Most people would answer “time”…and they’re wrong.
The most important commodity you have and must manage in order to maintain high productivity is energy, not time.
Why? Well think about it for a second.
Let’s say you managed your schedule meticulously and planned every second of every day, but when it came time to DO something in each slot you had low physical energy levels, you were anxious and stressed, and you couldn’t focus on your work and were unmotivated. How much do you think you’ll actually get done? Not very much.
Well, this is where many people sit: they think that buying a time planner and working out a rigorous schedule is the key to unlocking sky-high productivity levels. And it’s never that simple.
Instead, they should be focusing FIRST on properly managing energy levels and THEN managing their time.
This subject is much too vast to cover in one blog post, but I want to briefly look at four distinct areas of energy that you must control to achieve “superhuman” levels of productivity.
Not taking care of our bodies affects our work more than we think.
When we eat poorly, sleep too little, crash our adrenals with stimulants, rely on sugar highs to feel energy, etc., we are contributing to long-term degradation of our physical capacities.
The fact is, when you feel lethargic, tired, physically uncomfortable, etc., it has a HUGE effect on your productivity levels. It’s very distracting and hard to mentally push through. On the flip side, when your body feels healthy, rested, energetic and refreshed, it makes can make production a breeze.
Our physical energy capacity is defined by quantity. It is measured in these terms (high to low).
Our ability to focus on what we’re doing when we’re doing it is paramount in our ability to be effective workers.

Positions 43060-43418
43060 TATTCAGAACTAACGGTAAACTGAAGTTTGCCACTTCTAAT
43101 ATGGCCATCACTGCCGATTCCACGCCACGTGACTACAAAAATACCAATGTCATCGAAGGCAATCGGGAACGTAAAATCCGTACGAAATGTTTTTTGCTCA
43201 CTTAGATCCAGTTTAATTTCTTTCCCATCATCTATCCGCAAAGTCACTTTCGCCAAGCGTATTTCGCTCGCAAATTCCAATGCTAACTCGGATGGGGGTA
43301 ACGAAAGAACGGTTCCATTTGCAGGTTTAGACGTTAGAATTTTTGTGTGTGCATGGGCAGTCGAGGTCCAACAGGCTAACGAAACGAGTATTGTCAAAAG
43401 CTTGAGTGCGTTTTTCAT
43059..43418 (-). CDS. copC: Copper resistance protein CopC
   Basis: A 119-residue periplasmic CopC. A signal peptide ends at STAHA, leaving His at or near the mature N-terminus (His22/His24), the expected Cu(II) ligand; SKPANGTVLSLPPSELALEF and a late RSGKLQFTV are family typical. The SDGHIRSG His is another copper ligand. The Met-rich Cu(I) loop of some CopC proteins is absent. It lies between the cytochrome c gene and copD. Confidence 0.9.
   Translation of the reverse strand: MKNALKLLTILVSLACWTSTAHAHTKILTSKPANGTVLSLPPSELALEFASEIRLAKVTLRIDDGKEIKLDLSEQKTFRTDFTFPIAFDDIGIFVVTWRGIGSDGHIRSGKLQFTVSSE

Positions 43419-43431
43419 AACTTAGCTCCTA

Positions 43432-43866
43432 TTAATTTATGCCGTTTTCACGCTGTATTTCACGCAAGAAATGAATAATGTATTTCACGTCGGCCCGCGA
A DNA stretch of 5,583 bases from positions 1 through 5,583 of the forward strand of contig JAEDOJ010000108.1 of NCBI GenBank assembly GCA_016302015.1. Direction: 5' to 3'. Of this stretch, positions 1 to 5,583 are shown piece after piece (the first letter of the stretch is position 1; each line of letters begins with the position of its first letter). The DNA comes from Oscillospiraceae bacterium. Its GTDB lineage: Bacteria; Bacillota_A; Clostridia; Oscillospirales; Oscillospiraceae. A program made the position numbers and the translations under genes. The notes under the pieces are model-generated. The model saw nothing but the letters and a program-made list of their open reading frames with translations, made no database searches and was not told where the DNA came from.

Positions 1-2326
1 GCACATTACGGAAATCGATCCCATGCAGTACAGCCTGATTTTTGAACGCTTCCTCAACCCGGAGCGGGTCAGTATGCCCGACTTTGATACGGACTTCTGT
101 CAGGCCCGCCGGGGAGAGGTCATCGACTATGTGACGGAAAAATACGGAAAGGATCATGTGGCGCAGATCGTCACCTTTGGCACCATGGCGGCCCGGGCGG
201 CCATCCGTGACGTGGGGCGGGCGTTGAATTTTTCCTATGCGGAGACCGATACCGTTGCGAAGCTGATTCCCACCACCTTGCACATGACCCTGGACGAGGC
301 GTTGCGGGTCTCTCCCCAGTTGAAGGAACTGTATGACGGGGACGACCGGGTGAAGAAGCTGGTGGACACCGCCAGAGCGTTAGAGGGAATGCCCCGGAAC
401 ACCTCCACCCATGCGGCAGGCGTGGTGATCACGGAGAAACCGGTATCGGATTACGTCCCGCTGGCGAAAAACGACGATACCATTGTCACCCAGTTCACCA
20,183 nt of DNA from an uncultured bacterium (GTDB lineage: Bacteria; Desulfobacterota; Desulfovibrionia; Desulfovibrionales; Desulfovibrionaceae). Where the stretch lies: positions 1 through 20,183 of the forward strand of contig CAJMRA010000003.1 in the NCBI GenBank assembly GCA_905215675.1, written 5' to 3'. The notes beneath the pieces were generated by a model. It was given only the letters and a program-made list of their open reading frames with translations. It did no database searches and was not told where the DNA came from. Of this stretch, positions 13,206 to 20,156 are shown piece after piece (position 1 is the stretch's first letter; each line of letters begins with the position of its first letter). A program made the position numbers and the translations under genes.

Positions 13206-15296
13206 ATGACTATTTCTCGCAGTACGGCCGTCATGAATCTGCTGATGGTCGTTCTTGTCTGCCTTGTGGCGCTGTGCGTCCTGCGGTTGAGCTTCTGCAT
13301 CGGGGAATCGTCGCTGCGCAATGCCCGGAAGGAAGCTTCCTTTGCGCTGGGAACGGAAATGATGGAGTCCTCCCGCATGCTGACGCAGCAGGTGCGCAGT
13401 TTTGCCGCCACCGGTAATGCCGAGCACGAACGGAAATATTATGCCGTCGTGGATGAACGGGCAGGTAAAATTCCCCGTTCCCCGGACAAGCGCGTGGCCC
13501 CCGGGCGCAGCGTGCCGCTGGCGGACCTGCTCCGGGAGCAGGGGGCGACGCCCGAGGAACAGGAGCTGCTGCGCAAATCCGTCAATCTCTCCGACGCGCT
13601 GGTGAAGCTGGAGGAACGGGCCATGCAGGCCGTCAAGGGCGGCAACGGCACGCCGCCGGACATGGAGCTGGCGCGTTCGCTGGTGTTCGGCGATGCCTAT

If our minds are cloudy, distracted and “weighed down,” and we are unable to really focus in that moment, our productivity levels suffer immensely. When our attention is fixed on internal struggles and problems, it becomes very hard to stick to the task at hand. Our “noisy heads” can waste HUGE amounts of our time.
Our mental energy capacity is defined by focus. It is measured in accuracy (specific or scattered) and location (external or internal).
Our feeling of positive or negative emotions affects how we view everything around us and thus affects our ability to produce.
If we are angry, anxious, worried, stressed, etc., we simply will not be as effective than when we are uplifted, challenged and positive in our outlook.
Our emotional energy is defined by quality. It is measured in terms of pleasant (positive) to unpleasant (negative).
Though this sounds kind of “new agey,” it’s actually pretty simple. The “spiritual energy” you bring to a project is your sense of purpose and motivation for completing the project.
If you could care less about the work, you obviously haven’t connected it to any strong purpose of yours and you’ll bring little internal motivation to it. This can be a huge barrier when you’re trying to push through obstacles and get things done.
Our “spiritual energy” is defined by force. It is measured in terms of strength of purpose (weak to strong).
Books have been written on correctly aligning these vectors, but it’s easy to get our wheels turning with just the following:
1. Work out how you can raise your physical energy levels.
2. Work out how you can remove distractions in order to better focus on the tasks at hand.
I’m a Nazi about doing what I’m doing when I’m doing it. When I’m working, my email is closed, I’m not available on any instant messengers, I ignore my cell phones, I don’t have something going in the background that pulls attention like a TV or radio, and I listen to music that helps me focus (classical and movie scores, mainly).
If there are personal issues, I simply shove them aside and refuse to dwell on them. They can be addressed in their own time. Stewing over them when I’m trying to work accomplishes nothing.
The Pomodoro Technique is a good way to learn to really focus on what you’re doing.
3. Work out how you can lower your stress levels and be more positive in your work.
Regular exercise and getting enough sleep are big parts of this. Listening to music can help a lot too. Sometimes simply deciding to be in a better mood, despite reasons not to, even works. Remember…
(I actually have this hanging up in my office.)
4. Work out how can you ensure your work connects with a deeply-held purpose or desirable goal of yours.
I talk about this in more detail in my article on the value of a purpose-driven life, and think it’s an incredibly important aspect of long-term productivity and fulfillment.